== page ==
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You can do it anonymously if you file through a registered patent practitioner (patent attorney or patent agent). They are identified but you are not. This is from the USPTO FAQ on the AIA. Question PS3460: Can a third-party submission be filed anonymously? A real party in interest can remain anonymous by having someone else make the third-party ...


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The USPTO FAQ explains in detail (with examples) what can be included in concise description of relevance. The concise description of relevance must not propose rejections of the claims. Instead, the concise description should only set forth facts, explaining how an item listed is of potential relevance to the examination of the application in which ...


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As far as I can tell, the patent has only issued in the US. You can file a Post Grant Review within 9 months of the grant date of January 30, 2018. This article describes the options for challenging the patent.


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the reference to the "Patent" that you cited isn't actually a granted patent, it's only an application that has been published by the USPTO. If you are interested in submitting what you have done so that the patent examiners are aware of it, you can do it by following these directions: http://www.uspto.gov/patent/initiatives/third-party-preissuance-...


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1) Third party submission/observation allows for detailed remarks As DonQuiKong notes in an OP comment, a third party submission (US) or third party observation (outside US) allows accompanying statements on the relevance of specific portions of the prior art presented. However, it is important to note that "arguments" relating to patentability are not ...


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Both articles discuss WIPO, EPO and UKIPO practice. There is no limit regarding the number of TPO that may be filed during EPO proceedings. The TPO may refer to novelty (A54 EPC), inventive step (A56 EPC), insufficiency of disclosure (A83 EPC), added subject matter [A123(2)] or even clarity (A84 EPC) and unity (A82 EPC), the two latter notably NOT being a ...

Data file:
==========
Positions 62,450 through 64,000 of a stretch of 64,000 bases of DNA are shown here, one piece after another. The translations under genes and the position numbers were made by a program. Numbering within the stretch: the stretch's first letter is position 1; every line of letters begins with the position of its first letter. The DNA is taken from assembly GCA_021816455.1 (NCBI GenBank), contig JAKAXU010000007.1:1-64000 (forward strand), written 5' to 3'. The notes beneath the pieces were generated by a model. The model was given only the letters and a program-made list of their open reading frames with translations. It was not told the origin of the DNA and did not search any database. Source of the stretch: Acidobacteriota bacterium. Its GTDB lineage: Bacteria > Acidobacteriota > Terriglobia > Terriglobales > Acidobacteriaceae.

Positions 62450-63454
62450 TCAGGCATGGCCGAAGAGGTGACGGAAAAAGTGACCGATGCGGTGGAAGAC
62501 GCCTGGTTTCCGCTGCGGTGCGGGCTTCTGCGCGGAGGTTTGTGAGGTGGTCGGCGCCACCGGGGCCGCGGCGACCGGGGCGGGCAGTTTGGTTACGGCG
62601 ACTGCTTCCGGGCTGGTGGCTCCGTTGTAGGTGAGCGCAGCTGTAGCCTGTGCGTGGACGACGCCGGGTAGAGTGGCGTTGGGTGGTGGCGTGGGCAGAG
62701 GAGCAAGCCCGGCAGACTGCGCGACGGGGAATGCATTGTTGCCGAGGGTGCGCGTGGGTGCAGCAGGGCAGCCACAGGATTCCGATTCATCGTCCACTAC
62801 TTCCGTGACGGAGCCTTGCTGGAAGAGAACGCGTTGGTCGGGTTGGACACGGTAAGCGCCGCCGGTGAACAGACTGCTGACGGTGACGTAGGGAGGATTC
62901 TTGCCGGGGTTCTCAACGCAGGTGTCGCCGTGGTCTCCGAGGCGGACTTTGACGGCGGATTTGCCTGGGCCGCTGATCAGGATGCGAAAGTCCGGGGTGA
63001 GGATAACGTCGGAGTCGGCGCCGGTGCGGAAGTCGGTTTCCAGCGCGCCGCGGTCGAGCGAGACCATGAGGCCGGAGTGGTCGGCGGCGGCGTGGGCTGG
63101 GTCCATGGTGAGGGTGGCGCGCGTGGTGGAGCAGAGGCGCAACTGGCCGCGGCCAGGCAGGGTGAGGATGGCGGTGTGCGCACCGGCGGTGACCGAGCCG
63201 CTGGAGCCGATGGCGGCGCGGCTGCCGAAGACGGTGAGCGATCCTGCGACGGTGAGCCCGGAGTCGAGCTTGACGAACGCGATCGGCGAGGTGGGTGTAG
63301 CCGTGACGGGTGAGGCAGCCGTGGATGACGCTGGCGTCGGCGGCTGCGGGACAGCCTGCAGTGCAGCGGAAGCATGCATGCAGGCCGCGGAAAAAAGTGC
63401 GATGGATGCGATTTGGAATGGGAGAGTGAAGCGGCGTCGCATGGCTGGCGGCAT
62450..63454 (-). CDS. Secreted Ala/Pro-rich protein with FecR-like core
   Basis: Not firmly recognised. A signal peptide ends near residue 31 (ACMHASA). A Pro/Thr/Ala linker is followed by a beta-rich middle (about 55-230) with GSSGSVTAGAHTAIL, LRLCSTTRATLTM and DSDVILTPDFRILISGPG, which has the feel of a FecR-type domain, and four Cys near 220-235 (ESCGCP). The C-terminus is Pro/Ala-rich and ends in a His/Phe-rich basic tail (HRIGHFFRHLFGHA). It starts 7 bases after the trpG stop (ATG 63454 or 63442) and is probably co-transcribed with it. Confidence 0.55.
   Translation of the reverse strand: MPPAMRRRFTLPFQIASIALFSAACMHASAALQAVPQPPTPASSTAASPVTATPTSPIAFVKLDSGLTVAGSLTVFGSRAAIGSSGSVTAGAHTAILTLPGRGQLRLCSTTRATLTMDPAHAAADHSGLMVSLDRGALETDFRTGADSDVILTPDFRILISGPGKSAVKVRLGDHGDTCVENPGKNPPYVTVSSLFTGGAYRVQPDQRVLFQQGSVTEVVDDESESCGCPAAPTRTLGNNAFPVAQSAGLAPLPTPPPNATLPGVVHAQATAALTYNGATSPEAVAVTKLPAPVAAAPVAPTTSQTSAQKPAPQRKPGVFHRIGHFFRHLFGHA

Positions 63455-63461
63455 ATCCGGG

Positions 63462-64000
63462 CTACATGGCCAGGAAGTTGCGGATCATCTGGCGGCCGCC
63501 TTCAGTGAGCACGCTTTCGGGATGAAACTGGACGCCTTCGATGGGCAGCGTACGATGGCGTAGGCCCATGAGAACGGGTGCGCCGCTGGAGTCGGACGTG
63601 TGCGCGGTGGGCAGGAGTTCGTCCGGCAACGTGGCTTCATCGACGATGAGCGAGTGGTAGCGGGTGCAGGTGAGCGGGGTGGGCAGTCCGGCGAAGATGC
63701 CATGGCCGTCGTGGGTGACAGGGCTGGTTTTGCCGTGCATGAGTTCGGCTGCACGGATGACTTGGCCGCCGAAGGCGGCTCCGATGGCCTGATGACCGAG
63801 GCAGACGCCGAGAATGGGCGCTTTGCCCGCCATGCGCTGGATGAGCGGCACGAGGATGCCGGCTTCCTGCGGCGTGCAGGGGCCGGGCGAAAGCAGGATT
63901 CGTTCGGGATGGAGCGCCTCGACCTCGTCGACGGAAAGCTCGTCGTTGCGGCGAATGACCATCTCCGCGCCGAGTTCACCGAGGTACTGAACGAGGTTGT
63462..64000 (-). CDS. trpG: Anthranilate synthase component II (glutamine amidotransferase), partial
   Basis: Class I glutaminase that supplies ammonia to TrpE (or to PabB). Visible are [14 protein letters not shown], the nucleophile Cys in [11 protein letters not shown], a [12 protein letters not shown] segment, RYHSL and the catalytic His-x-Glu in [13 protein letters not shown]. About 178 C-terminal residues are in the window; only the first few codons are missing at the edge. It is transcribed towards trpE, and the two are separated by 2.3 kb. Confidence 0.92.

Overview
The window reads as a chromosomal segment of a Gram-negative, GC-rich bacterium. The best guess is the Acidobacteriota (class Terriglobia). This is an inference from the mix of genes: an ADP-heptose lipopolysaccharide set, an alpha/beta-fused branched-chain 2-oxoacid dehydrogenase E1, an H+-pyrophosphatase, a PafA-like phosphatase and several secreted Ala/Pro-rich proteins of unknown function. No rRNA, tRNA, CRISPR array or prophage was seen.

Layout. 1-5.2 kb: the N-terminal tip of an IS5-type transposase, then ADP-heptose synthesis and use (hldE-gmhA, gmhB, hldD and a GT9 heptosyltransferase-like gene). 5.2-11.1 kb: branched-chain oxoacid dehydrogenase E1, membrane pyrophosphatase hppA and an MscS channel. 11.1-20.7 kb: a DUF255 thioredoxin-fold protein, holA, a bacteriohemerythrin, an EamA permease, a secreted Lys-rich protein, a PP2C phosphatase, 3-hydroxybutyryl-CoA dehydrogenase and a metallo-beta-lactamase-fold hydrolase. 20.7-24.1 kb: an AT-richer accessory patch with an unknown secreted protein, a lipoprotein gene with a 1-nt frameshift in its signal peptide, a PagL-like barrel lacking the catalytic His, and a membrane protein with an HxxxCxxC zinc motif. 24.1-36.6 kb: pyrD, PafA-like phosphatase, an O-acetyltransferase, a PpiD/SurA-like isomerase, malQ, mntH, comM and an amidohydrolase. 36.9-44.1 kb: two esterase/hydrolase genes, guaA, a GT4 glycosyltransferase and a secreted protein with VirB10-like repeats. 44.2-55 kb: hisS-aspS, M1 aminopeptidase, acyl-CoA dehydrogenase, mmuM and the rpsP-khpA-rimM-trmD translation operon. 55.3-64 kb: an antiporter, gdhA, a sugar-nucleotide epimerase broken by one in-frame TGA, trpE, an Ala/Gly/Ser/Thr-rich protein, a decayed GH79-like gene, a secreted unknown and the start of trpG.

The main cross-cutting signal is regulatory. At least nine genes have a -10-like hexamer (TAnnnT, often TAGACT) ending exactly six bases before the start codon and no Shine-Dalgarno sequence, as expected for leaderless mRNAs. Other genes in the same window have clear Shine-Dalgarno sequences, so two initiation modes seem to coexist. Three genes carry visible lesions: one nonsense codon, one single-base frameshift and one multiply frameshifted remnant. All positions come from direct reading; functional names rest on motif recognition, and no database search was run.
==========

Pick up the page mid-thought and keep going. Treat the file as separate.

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After publication, when you can see the claims, you might find that the references you previously submitted are not as on-target as you assumed and end up filing both. A consideration might be that a third party submission can be done anonymously.


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The answer is found in MPEP 2128 [R-08.2017]. In summary, yes your web-page counts as a printed publication if any "interested person" could have accessed your content without a confidentiality agreement. One common example of printed publication similar to your situation is a thesis published in a university library where no one has read the thesis but any ...


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Unless the Examiner is reading this site, posting prior art here is not going to do much. I would suggest considering either: a third party submission under MPEP 1134 (if applicable). See ==> http://www.uspto.gov/web/offices/pac/mpep/s1134.html; or a prior art submission to the USPTO under 37 CFR 1.501 and 35 USC 301. See ==> http://www.uspto.gov/web/...


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